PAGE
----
5 Reasons To Have A Formal Induction Process

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Many companies onboard employees at least annually. Some of them have a formal training structure and some simply make a casual introduction of the new-start to their team members and leave them to figure out things within their new environment on their own. Although there are arguments to support the latter of these options, many of them revolving around budgets and time constraints, here are five key reasons why a formal induction process is vital to the success of your business. 

Attracting exceptional candidates

In the current candidate-driven recruitment market, we are forced more and more to ensure our companies stand out to potential employees. If you are an employer who wants to recruit the best candidates, it is vital that your workplace exhibits the same high standard. Part of this level of quality is found in the induction programme you are offering. Potential employees have moved beyond seeking basic hygiene factors as was the case in days gone by. They now have much more intricate and sophisticated requirements of their employers and one of these is the length to which training and development is offered within a company. A lack of clear induction structure may lead the candidate to believe that there is no real development opportunity within your firm and they may choose to lay down their routes at a company more focused on helping them build a foundation for their career. 

Retaining key talent 

Of course, attracting talent is only one step when building an exceptional workforce who innovate and produce for your company on a daily basis. A key consideration when we look at on-boarding high quality candidates, is how we are going to retain them. It is important not only to look at what a candidate will bring to you company, but also what your company can do for their career. Your induction process is the perfect time to bridge any gaps between their experience and qualifications and the performance you will expect from them on the job. This allows them a confident start within your business which will make it more likely that they will stick around for a while. 

Efficiency in the workplace

Another primary concern for businesses is how productive their workforce is. It is vital to get a good return on investment from your team and in order to do this they must work efficiently. A key contributor to efficiency is fluidity, meaning you want your team to be on the same page in terms of time management, organisation and team dynamics. These are all areas which you could include in your induction training enabling your team to seamlessly blend together in the early days. Giving the same strategies to each candidate upon joining the team allows you to integrate a standard procedure for productivity and prioritisation from the beginning.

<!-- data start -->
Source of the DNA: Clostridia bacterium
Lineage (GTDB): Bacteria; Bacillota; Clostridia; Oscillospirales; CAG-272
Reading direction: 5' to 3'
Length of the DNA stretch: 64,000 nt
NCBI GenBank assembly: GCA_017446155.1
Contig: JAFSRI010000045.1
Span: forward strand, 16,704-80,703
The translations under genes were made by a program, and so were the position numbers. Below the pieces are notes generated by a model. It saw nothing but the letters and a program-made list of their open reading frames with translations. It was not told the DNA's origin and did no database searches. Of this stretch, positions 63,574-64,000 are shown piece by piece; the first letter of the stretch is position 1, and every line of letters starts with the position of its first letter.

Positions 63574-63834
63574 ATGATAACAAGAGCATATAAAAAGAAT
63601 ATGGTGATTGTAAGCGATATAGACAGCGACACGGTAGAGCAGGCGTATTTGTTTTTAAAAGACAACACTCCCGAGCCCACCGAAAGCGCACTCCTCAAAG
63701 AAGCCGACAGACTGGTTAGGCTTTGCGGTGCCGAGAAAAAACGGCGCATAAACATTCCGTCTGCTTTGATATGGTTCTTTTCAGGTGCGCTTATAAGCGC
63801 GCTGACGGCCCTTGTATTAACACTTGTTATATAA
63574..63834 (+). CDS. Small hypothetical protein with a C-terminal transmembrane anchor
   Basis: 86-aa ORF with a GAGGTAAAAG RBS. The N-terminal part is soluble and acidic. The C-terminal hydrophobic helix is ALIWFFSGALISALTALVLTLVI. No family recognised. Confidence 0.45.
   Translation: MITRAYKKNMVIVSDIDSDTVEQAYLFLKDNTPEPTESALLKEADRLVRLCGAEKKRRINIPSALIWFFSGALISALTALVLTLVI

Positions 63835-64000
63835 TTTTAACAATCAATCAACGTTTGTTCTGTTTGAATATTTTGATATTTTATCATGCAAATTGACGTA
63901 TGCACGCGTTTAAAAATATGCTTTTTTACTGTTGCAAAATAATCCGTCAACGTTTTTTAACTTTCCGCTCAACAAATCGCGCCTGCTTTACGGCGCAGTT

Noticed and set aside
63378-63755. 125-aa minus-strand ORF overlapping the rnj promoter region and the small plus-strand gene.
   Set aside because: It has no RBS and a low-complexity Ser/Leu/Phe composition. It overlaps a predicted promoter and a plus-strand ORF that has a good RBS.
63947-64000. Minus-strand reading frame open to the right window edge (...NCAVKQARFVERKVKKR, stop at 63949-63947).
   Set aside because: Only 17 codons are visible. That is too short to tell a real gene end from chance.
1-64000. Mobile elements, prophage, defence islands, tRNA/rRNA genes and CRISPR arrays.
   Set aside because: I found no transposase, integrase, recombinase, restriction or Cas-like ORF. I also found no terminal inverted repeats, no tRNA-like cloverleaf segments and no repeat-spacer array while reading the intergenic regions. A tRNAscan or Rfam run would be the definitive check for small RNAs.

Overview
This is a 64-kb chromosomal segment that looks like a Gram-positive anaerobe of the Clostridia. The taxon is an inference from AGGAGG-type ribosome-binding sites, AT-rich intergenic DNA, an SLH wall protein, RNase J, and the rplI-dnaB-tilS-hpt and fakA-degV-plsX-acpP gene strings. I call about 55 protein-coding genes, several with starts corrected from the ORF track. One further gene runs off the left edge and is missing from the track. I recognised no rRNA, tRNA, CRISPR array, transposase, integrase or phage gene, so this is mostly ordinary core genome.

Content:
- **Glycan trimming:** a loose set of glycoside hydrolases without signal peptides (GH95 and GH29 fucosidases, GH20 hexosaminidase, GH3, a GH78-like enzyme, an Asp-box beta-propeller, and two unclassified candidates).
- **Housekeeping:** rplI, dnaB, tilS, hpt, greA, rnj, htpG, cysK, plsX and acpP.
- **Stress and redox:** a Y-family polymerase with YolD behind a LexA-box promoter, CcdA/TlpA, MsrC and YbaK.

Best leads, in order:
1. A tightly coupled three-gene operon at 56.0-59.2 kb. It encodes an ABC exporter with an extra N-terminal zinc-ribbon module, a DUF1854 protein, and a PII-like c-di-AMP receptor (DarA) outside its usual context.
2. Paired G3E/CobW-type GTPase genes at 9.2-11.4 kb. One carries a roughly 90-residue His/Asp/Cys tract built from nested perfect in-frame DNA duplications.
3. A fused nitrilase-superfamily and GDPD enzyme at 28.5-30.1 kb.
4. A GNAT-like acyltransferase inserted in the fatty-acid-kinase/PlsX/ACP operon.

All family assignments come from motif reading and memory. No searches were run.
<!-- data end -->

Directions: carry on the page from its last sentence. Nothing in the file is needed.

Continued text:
Communication within your team 

A formal induction process is a great time to exhibit the exceptional communication that you enjoy with your team. It is a time to encourage questions and discussion about the role ahead. This gives your new-starts the chance to iron out any queries or doubts they may have before beginning the daily grind, making it much less likely they will make many mistake within their first weeks or months. It is a good time to cultivate an open and healthy culture towards learning and to set out a structure for asking questions and communication with management in the future. 

You have already invested in recruitment 

As touched upon earlier in this article, one of the primary drawbacks to a formal induction is its cost and the fear of investing in employees at such an early stage, before you can fully appreciate what they will bring to your business. However, it is important to consider the investment you have already made recruiting your new start. Whether you have engaged a recruitment firm, posted job ads on Linked In or simply just dispensed of senior staff for the day to accommodate interviews, it is important not to let this investment go to waste by allowing your new joiners to embark upon a career within your firm with little to no foundation. 

We must consider how we could be doing induction differently. Reflect on how you currently on-board new joiners and perhaps ask some of the more recent additions to your team how they feel the process could have been done better. Do not be intimidated by the tens of thousands of pounds spent by the big players to court potential recruits and understand that there is an on-boarding process to fit every budget. We must stop hesitating because we can’t afford to and perhaps consider if we can afford not to. 

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